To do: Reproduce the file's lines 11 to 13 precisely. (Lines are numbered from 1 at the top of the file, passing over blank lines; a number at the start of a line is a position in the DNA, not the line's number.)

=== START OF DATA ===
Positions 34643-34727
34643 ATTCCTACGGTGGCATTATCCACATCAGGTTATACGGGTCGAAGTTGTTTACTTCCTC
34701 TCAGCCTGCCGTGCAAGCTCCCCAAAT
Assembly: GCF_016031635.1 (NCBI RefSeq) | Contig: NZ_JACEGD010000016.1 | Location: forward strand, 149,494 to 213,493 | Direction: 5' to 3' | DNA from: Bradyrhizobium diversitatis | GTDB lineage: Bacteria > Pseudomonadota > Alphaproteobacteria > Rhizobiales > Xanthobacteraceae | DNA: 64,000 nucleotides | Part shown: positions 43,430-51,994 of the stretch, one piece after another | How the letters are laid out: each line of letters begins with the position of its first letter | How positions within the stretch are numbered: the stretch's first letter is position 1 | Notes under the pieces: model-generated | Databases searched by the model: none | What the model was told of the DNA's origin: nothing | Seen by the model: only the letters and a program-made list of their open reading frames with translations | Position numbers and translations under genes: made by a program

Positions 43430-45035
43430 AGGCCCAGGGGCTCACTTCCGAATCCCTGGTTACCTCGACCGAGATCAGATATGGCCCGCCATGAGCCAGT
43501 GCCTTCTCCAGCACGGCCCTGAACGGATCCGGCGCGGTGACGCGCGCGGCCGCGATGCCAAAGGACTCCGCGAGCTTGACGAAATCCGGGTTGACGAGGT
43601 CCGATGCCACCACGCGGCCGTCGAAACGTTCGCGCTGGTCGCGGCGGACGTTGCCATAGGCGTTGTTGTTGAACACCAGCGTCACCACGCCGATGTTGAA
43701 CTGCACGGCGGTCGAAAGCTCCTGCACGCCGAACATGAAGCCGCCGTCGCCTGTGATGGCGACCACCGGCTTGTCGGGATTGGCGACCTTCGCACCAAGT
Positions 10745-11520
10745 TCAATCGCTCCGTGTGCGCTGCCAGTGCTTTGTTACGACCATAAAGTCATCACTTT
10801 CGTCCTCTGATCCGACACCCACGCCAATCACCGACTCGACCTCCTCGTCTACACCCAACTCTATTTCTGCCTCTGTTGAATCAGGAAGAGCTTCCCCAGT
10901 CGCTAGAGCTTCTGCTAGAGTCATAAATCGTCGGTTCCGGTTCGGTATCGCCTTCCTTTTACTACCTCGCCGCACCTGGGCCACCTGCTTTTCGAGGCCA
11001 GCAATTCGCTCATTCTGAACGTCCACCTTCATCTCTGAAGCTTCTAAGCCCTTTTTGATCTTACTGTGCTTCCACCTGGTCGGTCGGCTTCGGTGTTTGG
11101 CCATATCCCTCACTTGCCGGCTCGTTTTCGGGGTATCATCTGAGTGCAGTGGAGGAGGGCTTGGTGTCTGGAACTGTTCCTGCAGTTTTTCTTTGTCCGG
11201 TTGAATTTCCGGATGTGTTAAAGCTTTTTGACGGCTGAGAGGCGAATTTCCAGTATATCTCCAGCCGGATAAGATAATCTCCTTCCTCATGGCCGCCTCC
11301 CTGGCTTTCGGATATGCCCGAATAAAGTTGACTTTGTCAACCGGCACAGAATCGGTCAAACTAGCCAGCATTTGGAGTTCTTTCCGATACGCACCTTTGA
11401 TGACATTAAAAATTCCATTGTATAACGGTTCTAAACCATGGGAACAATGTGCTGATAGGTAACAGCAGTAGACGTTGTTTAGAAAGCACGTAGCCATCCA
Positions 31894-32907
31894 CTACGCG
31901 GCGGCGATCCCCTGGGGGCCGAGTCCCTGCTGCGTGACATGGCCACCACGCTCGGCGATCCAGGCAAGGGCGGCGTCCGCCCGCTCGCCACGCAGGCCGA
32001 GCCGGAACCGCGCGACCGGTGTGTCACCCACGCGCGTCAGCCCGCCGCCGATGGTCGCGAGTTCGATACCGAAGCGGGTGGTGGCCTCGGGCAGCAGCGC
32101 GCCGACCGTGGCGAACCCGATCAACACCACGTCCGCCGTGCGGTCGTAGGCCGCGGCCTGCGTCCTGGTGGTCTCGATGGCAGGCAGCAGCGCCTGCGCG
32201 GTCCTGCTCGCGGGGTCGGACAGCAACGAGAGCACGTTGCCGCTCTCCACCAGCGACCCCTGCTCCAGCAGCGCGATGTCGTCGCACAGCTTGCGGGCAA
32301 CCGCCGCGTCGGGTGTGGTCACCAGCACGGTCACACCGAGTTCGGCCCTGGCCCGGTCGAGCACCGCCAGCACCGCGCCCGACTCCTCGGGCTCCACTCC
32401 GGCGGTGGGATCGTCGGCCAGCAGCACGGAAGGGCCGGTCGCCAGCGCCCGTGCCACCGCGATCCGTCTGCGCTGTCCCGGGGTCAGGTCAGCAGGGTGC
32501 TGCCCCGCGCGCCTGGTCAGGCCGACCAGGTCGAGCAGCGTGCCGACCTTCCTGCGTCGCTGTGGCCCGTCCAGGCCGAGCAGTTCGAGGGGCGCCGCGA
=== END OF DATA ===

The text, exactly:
10745 TCAATCGCTCCGTGTGCGCTGCCAGTGCTTTGTTACGACCATAAAGTCATCACTTT
10801 CGTCCTCTGATCCGACACCCACGCCAATCACCGACTCGACCTCCTCGTCTACACCCAACTCTATTTCTGCCTCTGTTGAATCAGGAAGAGCTTCCCCAGT
10901 CGCTAGAGCTTCTGCTAGAGTCATAAATCGTCGGTTCCGGTTCGGTATCGCCTTCCTTTTACTACCTCGCCGCACCTGGGCCACCTGCTTTTCGAGGCCA